The Fire Officer’s Guide to the Tough Community Questions, Part 2

By Mark Wallace

Elected officials, key stakeholders, and/or the media often ask tough questions that put fire officials on the defensive regarding proposals or operational practices. They expect us to have a logical and compelling explanation.

Communities often spend 20 to 25 percent of their total revenues on their fire department. With few exceptions, fire department mission statements include something about preventing fires. Still, serious and sometimes deadly fires occur. After all these years of constant effort and the expenditure of large portions of the department’s budget on fire prevention, why are we still having fires and why aren’t our fire prevention efforts more effective?

The easy (glib) answer that we all have used at one time or other is simply, “Men, women, and children.”

RELATED: The Fire Officer’s Guide to the Tough Community Questions, Part 1

The real answers are far more complex. Fires start because of either an act or an omission. Less often, natural causes such as a lightning strike can start a fire. In other cases, a mechanical breakdown may be the predicating factor that results in a fire starting. In the vast majority of cases, however, we know that the “act” is a situation where a fuel source is combined with a heat source. The availability of oxygen (O2) is simply not a factor in the ignition of most fires because of the difficulty to create an atmosphere where O2 is not present and a fire can still ignite. The act is bringing the heat and fuel together in the right combination that allows for ignition to occur. The “omission” is failing to keep a heat source sufficiently away from a fuel source that could be ignited by the heat source. Essentially, preventing fires is rather easy; just keep the heat sources away from the fuel sources. However, accomplishing this is far easier to say than do.

Think about daily life. Everything from cooking our food to starting our car requires that we bring together a heat source and a fuel source. To do this safely in each instance requires strict control over the situation so just enough heat is provided to do the work or cook the food as desired, but not so much that ignition occurs. It’s often a fine line between effective use of a heat source on a fuel and having a heat source cause ignition of the fuel source (as with our food).

In most jurisdictions, we find that cooking fires are one of, if not the most, common cause of unwanted fires. We all have a busy lifestyle today, especially in the United States. Multitasking skills are often admired and more often required. People today seldom give their full and undivided attention to their cooking. Interruptions and distractions are common. People are tired and sometimes fall asleep while cooking a late-night meal or snack. The result is that a fire begins while the cooking activity is unattended. We could stop most of these fires if we could get everyone to stay engaged and focus on cooking activities while eliminating distractions.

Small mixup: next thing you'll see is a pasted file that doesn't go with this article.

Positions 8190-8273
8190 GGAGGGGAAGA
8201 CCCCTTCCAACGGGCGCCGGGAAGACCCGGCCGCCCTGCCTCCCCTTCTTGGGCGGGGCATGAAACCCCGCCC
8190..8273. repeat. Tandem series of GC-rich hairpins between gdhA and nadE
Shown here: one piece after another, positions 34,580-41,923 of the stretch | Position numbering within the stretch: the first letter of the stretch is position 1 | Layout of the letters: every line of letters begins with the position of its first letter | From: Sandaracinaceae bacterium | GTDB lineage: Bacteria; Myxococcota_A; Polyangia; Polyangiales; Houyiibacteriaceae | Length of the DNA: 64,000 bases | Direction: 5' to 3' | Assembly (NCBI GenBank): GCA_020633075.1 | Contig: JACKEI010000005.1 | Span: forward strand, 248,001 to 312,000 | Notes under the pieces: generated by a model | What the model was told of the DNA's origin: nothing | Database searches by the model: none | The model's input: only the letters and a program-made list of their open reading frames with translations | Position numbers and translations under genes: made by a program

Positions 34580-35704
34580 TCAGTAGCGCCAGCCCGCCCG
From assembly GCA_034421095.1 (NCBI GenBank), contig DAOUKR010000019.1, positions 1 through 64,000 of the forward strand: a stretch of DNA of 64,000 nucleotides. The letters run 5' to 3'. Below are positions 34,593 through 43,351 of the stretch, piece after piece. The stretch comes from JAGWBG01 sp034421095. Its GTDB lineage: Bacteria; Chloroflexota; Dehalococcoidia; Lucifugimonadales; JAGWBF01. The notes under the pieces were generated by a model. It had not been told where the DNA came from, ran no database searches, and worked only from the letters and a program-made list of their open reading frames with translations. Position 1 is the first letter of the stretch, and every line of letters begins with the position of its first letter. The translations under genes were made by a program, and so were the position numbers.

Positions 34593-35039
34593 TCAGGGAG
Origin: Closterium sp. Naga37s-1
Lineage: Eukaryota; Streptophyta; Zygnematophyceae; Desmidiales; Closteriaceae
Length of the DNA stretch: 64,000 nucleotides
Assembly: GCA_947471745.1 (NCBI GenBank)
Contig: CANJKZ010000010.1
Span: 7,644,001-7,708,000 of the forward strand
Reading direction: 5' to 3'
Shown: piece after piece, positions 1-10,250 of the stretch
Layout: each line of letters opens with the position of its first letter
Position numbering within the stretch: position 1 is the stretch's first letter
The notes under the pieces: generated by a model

It’s easy to say, “Been there, done that” since the National Fire Protection Association (NFPA) has had past campaigns, slogans, and themes directed solely at this issue. Still, we have far too many of these cooking-related fires.

How do we, as fire safety experts, get everyone in our community to do their part to prevent cooking-related fires? By keeping the messages coming through a variety of media sources, but there is no perfect answer. We can sufficiently teach children in school to develop safe fire safe practices and even coerce their parents to act more responsibly while cooking.

In reality, cooking fires will continue. If we can’t prevent them, we must be ready to control them. The first line of defense is a properly operating smoke alarm. However, we hear example after example of fire fatalities occurring in residences that weren’t equipped with a properly operating smoke alarm. Residential sprinklers are a second option. If all residences had properly operating smoke alarm and were protected by an automatic fire sprinkler system, our nation’s fire fatality rate would drop drastically.

This is (or at least should be) old news to everyone in the fire service. We know how effective these two relatively simple and inexpensive systems are, but we still have not been successful enough to have a big impact on unwanted fires occurring. You can and should go through a similar evaluation process with each of your community’s common fire cause factors. You can impact the outcomes in some cases, but many times, you will not be 100-percent successful.

If our fire prevention efforts are properly funded, continued, and effectively applied, we can positively impact—but never achieve—100-percent success at fire prevention within our communities. We have to be prepared to fight our fire prevention failures, and we don’t get to choose when or where in our communities these fires will occur.

If you were hoping for a magic solution or a fire prevention secret, you will be disappointed; there simply isn’t one. The best you can do is know the statistics that indicate why fires start in your jurisdiction and be ready to explain how a fire could have prevented if your men, women, and children kept the heat source away from the fuel source for the fires caused in your community in the past.

 

Mark Wallace (MPA, EFO, CFO, FIFireE) is the author of Fire Department Strategic Planning: Creating Future Excellence. He is the former State Fire Marshal of Oregon and a former chief in Colorado and Texas. He currently operates Fireeagle Consulting (www.fireeagleconsulting.com). He wrote the planning chapter in the 7th edition Fire Chief’s Handbook, which was released in fall 2014.    

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